Carytown Dunkin’ donut shop moves out, seeks new location nearby

Dunkin’ permanently closed its Carytown location last week. The franchisee wants to open a new location in Carytown with a drive-thru. (Jack Jacobs)

A donut chain has ditched the Carytown location it’s called home for almost a decade, with an eye toward relocation within the neighborhood.

The Dunkin’ store at 11 S. Nansemond St. permanently closed Friday. The location, which also featured a Baskin-Robbins, opened in 2012.

Greg Nigro, owner of the franchise through his Restaurant Services of the Outer Banks, said he’s looking to find a new spot in Carytown with a drive-thru.

“We’re committed to Carytown. It just wasn’t performing as well as it would with a drive-thru,” Nigro said. He said it wasn’t an option to build a drive-thru at the Nansemond Street location.

Nigro’s company owns and operates Dunkin’ and Baskin-Robbins locations in Richmond, eastern Virginia and northeastern North Carolina. It has 40 locations, 13 of which are in the Richmond area.

Whether or not the new Carytown location will have a Baskin-Robbins is to be determined, contingent on the layout of the property the franchisee is able to land. Nigro said he’s looking for a space and the timeline on opening is dependent on how long that takes.

“It’s 100 percent based on finding the right property,” he said.

The Dunkin’ on Nansemond Street, the chain’s first location in the city, found itself in the middle of a legal battle in early 2013, when Dunkin’ and Baskin-Robbins sued the owners of 10 central Virginia locations after they fell behind on franchise fees and rent. The Carytown location and others closed temporarily during the legal battle and reopened under new management.

Restaurant Services of the Outer Banks acquired the Carytown location in 2016, buying it from Andy Rod of Charlottesville for an undisclosed amount, Nigro said.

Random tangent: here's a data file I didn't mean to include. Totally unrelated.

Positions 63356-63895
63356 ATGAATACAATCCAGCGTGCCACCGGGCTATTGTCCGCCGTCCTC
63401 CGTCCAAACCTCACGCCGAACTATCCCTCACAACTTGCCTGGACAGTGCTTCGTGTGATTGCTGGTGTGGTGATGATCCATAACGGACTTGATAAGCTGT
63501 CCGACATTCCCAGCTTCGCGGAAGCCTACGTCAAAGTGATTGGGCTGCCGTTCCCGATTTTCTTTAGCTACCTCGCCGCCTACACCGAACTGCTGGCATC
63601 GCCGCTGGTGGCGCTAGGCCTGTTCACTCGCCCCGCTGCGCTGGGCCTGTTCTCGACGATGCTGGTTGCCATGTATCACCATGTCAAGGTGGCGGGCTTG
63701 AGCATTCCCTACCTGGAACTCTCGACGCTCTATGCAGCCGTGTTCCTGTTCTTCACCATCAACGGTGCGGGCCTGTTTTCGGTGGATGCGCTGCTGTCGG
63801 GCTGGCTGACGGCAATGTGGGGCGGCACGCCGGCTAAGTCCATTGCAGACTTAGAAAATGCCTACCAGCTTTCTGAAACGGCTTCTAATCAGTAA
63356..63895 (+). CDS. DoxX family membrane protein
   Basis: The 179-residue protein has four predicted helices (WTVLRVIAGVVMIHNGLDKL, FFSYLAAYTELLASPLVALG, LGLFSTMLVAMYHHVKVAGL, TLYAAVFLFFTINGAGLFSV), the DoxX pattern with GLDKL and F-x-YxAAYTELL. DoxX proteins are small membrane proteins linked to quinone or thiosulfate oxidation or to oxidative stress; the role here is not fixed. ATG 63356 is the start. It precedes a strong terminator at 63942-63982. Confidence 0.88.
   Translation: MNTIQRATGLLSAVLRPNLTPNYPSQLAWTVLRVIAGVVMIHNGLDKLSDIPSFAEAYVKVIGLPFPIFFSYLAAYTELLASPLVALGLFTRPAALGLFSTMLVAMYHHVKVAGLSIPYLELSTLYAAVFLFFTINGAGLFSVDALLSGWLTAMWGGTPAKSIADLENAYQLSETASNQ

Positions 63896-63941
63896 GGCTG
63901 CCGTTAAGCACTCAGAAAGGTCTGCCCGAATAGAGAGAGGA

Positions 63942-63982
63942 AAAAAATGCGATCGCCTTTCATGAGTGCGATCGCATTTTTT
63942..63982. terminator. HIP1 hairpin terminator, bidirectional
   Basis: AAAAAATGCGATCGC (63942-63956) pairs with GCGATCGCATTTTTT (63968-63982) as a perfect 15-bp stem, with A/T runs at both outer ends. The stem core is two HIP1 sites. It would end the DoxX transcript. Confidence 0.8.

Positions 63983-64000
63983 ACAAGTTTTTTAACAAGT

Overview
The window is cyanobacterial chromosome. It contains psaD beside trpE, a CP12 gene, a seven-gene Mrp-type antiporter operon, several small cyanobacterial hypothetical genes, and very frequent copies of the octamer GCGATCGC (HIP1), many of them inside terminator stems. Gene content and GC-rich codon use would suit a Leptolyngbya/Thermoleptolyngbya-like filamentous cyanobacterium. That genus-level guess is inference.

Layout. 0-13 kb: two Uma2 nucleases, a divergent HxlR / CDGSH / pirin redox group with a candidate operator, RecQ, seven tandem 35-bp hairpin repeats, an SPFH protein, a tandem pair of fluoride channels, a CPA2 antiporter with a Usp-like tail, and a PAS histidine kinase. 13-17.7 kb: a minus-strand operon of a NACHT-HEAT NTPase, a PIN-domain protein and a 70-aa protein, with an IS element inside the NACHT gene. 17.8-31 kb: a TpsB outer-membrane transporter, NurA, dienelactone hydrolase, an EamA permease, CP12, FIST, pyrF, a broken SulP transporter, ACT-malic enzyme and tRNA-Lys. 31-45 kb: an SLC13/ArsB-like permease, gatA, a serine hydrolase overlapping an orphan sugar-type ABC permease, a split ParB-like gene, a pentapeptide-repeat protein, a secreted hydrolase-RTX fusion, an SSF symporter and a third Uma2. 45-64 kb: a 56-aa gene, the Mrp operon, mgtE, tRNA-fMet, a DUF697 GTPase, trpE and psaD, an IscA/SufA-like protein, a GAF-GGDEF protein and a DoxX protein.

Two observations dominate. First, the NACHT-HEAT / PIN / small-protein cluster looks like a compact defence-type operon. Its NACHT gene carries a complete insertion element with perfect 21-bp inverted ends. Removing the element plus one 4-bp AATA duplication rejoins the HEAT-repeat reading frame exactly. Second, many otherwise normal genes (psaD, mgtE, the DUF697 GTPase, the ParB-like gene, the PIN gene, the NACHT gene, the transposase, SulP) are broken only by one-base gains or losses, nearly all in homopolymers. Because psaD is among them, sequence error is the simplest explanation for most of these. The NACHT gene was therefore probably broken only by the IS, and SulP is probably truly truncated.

The property, which features a 3,000-square-foot restaurant space, is owned by an LLC tied to Dunkin’ Brands Group Inc., which is the parent company of Dunkin’ and Baskin-Robbins. The property was purchased for $460,000 in 2011, according to city records.

Dunkin’ has more than 11,300 locations across the globe, over 8,500 of which are in the United States.

Dunkin’ isn’t the only restaurant chain that’s left a hole in the neighborhood. The Panera across the street at Carytown Place shopping center also closed permanently.

The departure of the eateries frees up space in the immediate vicinity of The Carytown Exchange, a new retail development of 120,000 square feet rising on the former site of Richmond Shopping Center. Florida-based Regency Centers is behind the $40 million project.

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Michael Dodson
Michael Dodson
1 year ago

I could see that building either demolished or reconfigured for a drive through but I am not sure I want to see another store front torn down for a drive thru nor do I want to see that land that the Exchange as delayed that front on Cary Street that was to be traditional storefront sold off as retail pads to look like West Broad Street.